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A reduction in SK channels contributes to increased activity of hypothalamic magnocellular neurons during heart failure


The Journal of Physiology

Published online on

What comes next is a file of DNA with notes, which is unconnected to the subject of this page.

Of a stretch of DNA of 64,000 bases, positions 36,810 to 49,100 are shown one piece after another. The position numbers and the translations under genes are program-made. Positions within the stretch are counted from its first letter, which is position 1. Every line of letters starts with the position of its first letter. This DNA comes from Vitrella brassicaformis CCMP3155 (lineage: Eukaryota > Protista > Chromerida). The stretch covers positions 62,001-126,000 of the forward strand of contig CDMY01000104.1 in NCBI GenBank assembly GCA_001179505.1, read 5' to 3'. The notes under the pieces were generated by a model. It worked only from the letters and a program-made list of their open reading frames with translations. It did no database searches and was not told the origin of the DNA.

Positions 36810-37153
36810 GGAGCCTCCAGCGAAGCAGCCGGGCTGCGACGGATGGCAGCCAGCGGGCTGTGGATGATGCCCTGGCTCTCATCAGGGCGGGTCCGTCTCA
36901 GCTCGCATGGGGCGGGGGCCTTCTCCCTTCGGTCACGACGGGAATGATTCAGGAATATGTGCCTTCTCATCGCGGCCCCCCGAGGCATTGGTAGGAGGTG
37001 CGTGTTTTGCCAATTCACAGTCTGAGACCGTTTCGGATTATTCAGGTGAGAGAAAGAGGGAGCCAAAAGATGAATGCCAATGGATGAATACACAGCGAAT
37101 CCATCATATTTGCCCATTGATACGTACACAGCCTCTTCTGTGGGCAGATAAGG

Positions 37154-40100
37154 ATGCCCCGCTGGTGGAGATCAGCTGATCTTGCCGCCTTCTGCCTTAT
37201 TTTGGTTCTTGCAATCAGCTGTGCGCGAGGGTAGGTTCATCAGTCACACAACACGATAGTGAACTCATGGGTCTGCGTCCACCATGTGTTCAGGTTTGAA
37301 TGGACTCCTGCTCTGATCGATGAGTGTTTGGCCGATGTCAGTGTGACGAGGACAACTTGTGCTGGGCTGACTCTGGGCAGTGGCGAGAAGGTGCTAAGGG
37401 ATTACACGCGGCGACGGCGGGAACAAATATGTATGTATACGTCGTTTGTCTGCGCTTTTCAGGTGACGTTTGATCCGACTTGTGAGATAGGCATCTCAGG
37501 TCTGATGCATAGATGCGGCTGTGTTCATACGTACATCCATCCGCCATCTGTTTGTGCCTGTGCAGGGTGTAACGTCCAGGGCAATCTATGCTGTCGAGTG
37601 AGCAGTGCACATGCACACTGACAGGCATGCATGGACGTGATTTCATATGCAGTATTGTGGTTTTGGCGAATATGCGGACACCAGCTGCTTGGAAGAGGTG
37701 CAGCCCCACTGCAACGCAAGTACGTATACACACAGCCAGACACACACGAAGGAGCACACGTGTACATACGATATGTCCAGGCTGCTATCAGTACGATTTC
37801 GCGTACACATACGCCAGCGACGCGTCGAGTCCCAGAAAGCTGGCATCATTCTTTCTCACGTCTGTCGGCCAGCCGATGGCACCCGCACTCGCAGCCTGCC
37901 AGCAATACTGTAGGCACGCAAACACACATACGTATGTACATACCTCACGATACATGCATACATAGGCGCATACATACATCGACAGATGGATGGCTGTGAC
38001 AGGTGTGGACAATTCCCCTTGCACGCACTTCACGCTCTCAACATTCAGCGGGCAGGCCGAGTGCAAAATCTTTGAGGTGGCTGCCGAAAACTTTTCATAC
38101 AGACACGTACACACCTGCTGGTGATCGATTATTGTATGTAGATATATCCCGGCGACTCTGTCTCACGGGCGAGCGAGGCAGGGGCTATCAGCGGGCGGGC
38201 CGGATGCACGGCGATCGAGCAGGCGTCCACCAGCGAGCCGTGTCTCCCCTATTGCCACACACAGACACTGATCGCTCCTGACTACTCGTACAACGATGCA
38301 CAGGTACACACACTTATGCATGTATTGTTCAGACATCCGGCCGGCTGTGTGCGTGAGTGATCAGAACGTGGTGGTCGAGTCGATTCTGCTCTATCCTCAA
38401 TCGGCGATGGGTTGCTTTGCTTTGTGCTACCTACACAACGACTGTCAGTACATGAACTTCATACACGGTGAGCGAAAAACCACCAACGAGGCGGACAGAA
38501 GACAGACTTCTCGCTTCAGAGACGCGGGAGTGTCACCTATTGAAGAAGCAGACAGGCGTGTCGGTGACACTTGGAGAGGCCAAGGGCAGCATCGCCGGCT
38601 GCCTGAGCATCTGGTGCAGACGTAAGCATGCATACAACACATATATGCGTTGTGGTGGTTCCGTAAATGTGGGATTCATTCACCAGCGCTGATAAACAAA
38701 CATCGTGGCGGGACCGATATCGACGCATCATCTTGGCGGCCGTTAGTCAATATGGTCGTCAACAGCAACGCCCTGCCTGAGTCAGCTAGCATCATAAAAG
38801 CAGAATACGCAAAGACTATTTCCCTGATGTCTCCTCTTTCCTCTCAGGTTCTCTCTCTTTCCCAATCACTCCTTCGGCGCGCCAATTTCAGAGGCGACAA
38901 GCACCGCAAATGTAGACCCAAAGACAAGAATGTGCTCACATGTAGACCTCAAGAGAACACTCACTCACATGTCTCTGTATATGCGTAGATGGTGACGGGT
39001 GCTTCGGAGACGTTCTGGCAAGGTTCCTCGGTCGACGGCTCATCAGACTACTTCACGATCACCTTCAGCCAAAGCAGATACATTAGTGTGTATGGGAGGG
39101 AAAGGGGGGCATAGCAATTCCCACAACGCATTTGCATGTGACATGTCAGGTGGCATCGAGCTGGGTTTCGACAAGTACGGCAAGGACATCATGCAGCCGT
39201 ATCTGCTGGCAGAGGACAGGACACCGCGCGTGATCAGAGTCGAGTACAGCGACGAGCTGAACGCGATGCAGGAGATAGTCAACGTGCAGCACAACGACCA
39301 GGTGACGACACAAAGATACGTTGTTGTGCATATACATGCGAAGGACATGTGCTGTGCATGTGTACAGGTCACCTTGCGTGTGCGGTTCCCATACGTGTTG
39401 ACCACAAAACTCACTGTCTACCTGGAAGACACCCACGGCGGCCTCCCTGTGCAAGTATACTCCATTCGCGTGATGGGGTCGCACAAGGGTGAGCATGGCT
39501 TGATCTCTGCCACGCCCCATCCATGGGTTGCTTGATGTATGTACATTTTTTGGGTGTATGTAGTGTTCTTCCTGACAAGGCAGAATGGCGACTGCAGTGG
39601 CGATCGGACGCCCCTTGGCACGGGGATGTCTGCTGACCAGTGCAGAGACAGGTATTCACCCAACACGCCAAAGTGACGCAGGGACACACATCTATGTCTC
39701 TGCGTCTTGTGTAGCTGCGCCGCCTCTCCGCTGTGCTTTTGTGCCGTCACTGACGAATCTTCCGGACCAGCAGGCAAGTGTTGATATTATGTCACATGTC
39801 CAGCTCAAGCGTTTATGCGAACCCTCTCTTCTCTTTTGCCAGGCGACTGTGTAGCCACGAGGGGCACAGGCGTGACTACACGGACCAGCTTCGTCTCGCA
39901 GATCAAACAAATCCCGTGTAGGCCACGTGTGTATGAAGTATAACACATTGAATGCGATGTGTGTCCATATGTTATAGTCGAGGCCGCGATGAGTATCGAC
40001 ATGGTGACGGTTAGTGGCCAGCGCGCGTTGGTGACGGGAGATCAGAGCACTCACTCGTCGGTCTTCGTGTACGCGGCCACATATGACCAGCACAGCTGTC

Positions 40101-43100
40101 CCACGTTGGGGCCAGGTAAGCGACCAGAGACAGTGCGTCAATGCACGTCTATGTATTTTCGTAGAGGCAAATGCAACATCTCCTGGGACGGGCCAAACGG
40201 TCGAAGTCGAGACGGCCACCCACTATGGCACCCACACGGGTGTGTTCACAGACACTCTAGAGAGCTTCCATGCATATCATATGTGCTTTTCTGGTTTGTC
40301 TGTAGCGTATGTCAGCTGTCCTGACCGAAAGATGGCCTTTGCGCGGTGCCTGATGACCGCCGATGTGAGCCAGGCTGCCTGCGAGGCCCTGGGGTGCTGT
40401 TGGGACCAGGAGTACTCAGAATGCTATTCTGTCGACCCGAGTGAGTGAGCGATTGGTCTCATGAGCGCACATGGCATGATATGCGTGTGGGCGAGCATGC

Small conductance Ca2+‐activated K+ channels (SK) play an important role in regulating MNCs activity and hormone release from the posterior pituitary. Moreover, an enhanced SK activity contributes to MNCs’ adaptive responses to a physiological challenge, such as lactation. Still, whether changes in SK function/expression contribute to exacerbated MNCs activity during diseases like heart failure (HF), remains unknown. Here, we used a combination of patch‐clamp electrophysiology, confocal Ca2+ imaging and molecular biology in a rat model of ischemic HF. We found that the input‐output function of MNCs was enhanced in HF compared to sham rats. Moreover, while the SK blocker apamin (200 nm) strengthened the input‐output function in sham rats, it failed to have an effect in HF rats. The magnitude of the AHP following a train of spikes, and the underlying apamin‐sensitive IAHP were blunted in MNCs from HF rats. However, spike‐induced increases in intracellular Ca2+ were not affected in MNCs of HF rats. Real‐time PCR measurements of SK channel subunits mRNA in SON punches revealed a diminished expression of SK2/SK3 subunits in HF, compared to sham rats. Together, our studies demonstrate that MNCs from HF rats exhibit increased membrane excitability and an enhanced input‐output function, and that a reduction in SK channel‐mediated, apamin‐sensitive AHP is a critical contributing mechanism. Moreover, our results suggest that the reduced AHP is related to a down‐regulation of SK2/SK3 channel subunit expression, but not due to a blunted activity‐dependent intracellular Ca2+ increase following a burst of action potentials. This article is protected by copyright. All rights reserved